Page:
Stabat Akish’s take on the old prog stalwart of the “epic”, the four-part “Sprouts”,  is made of almost bite-size sections veering from the sax-driven, meditative mood of the first part to the classic jazz feel of the final part, and includes a short spoken-word section in which Sarah Roussel recites something concerning the titular sprouts. Roussel’s voice – almost an additional instrument – also stars in the 7-minute “Troïde”, the longest track on the album, and also the most openly experimental, in which an increasingly agitated phone conversation in three languages is punctuated by sparse drums, piano and whistling synth. “La Serrure” begins in low-key, atmospheric fashion, then suddenly turns into a very upbeat, circus-like tune; similarly, “Dynamique Cassoulet” packs an astonishing amount of variety in under 3 minutes, including a very entertaining appearance by reedist Ferdinand Doumerc in the role of a crooner. On the other hand, “Boletus Edulis” (the scientific name of the delicious porcini mushrooms) blends ambient-like sound effects of birdsong and burbling water with charming, Eastern-tinged  percussion and flute; while “Le Chiffre” closes the album in style with a triumphant, albeit slightly chaotic big-band workout, in which the saxes are augmented by trumpet and trombone.

An intriguingly classy effort, Nebulos is warmly recommended to lovers of modern jazz and RIO/Avant/chamber rock, though the more traditionally-minded faction of the prog audience might find it a more appealing proposition than other recent releases in a similar vein.  Another fine release from the AltrOck roster, purveyor of endless musical surprises, the album – in keeping with the label’s tradition for outstanding visual packaging – is accompanied by high-quality artwork and photography.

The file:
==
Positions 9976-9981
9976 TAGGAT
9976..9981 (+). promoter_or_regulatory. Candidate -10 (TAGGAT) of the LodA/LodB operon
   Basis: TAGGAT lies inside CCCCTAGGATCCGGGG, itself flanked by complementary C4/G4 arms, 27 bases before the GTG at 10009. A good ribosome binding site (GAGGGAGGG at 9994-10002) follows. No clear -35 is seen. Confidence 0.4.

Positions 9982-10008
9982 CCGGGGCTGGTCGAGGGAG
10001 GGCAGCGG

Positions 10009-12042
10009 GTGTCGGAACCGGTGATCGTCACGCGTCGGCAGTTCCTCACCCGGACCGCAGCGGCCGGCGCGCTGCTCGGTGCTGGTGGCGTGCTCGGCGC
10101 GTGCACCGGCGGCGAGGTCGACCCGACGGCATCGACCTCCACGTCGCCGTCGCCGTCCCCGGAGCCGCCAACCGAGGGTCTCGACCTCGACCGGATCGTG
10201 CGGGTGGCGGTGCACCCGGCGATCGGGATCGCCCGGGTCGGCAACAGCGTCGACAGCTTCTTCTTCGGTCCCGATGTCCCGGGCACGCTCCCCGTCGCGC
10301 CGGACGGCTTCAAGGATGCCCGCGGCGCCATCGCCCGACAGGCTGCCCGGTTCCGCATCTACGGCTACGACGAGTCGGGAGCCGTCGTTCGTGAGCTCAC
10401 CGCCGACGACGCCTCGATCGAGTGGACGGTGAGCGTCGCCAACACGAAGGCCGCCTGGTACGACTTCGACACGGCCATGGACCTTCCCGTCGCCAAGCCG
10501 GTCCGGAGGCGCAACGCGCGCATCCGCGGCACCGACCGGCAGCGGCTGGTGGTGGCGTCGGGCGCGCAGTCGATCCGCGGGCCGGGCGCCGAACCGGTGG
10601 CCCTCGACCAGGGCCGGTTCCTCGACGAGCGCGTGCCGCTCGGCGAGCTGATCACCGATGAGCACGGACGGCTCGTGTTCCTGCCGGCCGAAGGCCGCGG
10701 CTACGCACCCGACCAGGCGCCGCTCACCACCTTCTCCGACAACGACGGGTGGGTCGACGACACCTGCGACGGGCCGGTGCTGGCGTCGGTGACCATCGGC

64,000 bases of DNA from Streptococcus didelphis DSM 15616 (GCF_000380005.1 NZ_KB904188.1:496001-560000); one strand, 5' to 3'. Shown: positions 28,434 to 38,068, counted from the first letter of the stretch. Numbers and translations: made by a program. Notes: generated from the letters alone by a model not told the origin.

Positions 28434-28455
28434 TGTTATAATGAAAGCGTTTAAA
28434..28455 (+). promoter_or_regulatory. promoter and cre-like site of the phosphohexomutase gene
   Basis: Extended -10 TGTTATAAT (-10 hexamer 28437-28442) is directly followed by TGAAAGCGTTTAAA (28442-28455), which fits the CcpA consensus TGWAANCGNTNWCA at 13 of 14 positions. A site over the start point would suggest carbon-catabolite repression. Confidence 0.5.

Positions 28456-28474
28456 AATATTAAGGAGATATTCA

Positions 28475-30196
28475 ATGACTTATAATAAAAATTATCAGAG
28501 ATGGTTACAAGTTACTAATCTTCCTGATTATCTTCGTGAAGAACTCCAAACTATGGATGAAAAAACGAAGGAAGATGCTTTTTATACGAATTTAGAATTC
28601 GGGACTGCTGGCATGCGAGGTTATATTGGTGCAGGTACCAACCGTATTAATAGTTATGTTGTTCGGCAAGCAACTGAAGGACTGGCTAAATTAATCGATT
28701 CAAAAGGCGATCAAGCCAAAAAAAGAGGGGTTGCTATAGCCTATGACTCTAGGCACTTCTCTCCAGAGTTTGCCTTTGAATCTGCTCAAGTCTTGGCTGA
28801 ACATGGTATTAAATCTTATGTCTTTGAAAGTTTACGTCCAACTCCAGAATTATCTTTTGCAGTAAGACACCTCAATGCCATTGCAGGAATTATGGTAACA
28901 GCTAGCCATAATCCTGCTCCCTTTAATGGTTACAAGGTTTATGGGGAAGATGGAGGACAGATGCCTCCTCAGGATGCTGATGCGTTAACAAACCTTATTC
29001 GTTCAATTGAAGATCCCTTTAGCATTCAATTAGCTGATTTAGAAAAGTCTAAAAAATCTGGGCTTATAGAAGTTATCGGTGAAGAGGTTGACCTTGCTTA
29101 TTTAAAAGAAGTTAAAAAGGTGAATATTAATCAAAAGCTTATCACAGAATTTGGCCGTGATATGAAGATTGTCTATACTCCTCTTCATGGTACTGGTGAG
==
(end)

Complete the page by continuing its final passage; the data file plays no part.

Links:
http://stabatakish.com/

http://www.altrock.it

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TRACKLISTING:
CD:
1. Corps et Âmes (6:26)
2. Loin d’Issy (7:14)
3. George V (10:27)
4. Ultraviolet (8:18)
5. Feu Sacré (6:50)
6. Midi-Minuit (13:30)

DVD (Recorded live at NEARfest 2010):
1. Ultraviolet (8:34)
2. L’Axe Du Fou (16:06)
3. Feu Sacré (6:53)
4. Soleil 12 (9:09)
5. Double Sens (13:38)
6. Extralucide (10:20)
7. Éclipse (7:45)

LINEUP:
Patrick Forgas – drums
Sébastien Trognon – tenor, alto & soprano saxes, flute
Dimitri Alexaline –  trumpet, flugelhorn
Benjamin Violet – guitar
Karolina Mlodecka – violin
Igor Brover – keyboards
Kengo Mochizuki – bass

Active on the music scene since the mid-Seventies, drummer/composer Patrick Forgas has often been regarded as the French answer to Robert Wyatt. Indeed, Forgas describes his discovery of Soft Machine’s second album, at the age of 18, as nothing short of life-changing. Anyone familiar with his debut album, Cocktail (originally released in 1977, and reissued by Musea Records in 2009 as an expanded edition) will not fail to notice the similarities in the two drummers’ vocal styles, as well as in terms of musical content.